Sep 29, 2022 3:03 AM
how Merrin came to the attention of Exception Handling
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"Depends what your goals are.  It's not wrong to want to work in the same city where your mother lives, for the rest of your life, if no one's true life is at stake.  It's not wrong to decide that being an ordinary tier-3 medtech is the happiest job in the world for you, and that matters more to you than anything else, if no one's true life is at stake.  And in fact it isn't, so far as I know, not in a predictable way."

"Some people will offer you more money to work somewhere that isn't here, doing something that isn't this.  There are two offers along those lines, that I am authorized to pass on to you, if you wish, or Personnel can do it.  But making you offers is the sum of what most everyone thinks anyone is allowed to say or do, to influence you.  You might save more lives, elsewhere, but you will not save more true lives in but the unlikeliest of cases.  Given that, the ordinary stance of ordinary morals is that people are allowed to offer you more money to do things that they prefer, and aside from that ought to shut up; and once you've been offered incentive, your life is your own, to do with as you wish, in the face of those choices.  We can increase how much an option pays out to somebody, if we want them to choose our way; we don't make choices for them."

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Somehow Merrin feels like that was missing the point of the question she was asking.

She's - not sure how, though, and also she maybe doesn't want to know.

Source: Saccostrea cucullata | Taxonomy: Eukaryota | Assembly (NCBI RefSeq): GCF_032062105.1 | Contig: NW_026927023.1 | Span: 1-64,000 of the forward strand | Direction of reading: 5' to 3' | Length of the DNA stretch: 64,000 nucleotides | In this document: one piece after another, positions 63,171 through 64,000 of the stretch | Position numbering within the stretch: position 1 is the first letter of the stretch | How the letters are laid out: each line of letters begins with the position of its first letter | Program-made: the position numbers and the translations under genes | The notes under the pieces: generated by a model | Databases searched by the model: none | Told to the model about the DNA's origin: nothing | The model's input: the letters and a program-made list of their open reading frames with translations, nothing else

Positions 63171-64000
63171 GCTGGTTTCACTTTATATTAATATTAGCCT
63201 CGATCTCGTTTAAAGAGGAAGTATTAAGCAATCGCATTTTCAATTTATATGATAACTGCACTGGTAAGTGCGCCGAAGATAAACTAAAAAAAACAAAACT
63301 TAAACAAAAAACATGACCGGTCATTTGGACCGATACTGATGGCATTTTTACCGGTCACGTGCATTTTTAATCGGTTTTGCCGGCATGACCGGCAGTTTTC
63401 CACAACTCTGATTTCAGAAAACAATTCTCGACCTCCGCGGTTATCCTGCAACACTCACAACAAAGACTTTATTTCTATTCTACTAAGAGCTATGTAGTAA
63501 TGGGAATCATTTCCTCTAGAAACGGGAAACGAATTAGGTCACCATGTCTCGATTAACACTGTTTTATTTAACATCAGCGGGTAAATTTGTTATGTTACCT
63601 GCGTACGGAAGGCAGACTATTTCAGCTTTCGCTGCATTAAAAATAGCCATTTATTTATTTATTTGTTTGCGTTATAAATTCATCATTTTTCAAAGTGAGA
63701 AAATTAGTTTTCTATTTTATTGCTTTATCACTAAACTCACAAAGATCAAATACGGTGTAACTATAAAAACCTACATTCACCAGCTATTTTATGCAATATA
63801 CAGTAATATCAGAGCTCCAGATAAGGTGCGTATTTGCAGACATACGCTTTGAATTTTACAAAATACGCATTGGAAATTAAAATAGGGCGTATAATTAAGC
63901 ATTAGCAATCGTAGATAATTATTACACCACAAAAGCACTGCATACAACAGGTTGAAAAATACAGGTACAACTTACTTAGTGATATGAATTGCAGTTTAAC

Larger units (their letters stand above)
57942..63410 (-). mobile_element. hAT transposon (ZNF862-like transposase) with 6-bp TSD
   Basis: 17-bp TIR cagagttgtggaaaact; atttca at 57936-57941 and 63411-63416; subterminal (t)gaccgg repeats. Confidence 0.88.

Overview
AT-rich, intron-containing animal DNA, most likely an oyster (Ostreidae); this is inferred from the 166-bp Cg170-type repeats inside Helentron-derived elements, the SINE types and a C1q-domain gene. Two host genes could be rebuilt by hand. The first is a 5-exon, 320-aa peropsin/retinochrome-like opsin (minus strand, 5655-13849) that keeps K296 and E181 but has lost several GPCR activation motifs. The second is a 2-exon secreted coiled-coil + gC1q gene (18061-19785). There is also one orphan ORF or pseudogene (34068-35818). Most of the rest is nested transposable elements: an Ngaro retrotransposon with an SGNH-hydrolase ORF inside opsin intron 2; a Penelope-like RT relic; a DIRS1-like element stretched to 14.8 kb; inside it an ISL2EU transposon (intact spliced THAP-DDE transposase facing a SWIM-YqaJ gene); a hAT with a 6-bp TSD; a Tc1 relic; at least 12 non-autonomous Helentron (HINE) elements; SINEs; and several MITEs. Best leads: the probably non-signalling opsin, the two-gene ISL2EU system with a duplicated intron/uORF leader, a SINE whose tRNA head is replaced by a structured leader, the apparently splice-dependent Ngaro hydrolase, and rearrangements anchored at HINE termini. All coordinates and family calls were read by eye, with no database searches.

(Also WHAT two offers she's suddenly so curious...) 

 

She takes a deep breath. "- Actually I think my main question is whether the things that the Chief of Exception Handling said about me are, um, usefully true, as - information I should have, as opposed to - mainly things he said to make a point for other people who aren't me." 

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"There was indeed a formal market-anchored-nonmarket-counterfactual estimate that if 'adding in Merrin' came last in the permutation and after everyone else had already decided their contributions, the patient's survival logodds thereby went up by .4 bits.  In the end that was zero to zero, but in terms of probabilities before the fact it was 15% to 20%."

"A lot of the apparent-logodds-of-success that it was possible to seize at all lay at stake in those first 30 minutes of stabilization, before it was possible to get anyone else on scene who could have run all the emergency equipment simultaneously.  Having five differently-certed oppers trying to coordinate those machines would have in the market-grounded-counterfactual-model been a substantial expected loss.  That was most of your irreplaceability, but one person learning the patient's particular realtime-procedural-skill details for twelve hours straight wasn't negligible either."

"If the larger system of the world had worked out earlier that you could do that, you could have been at Default earlier and done that for other patients.  They'd have been less well-paying cases than today's, but your earnings prior to today would have been substantially greater, if that career offer had been made you and you had accepted it."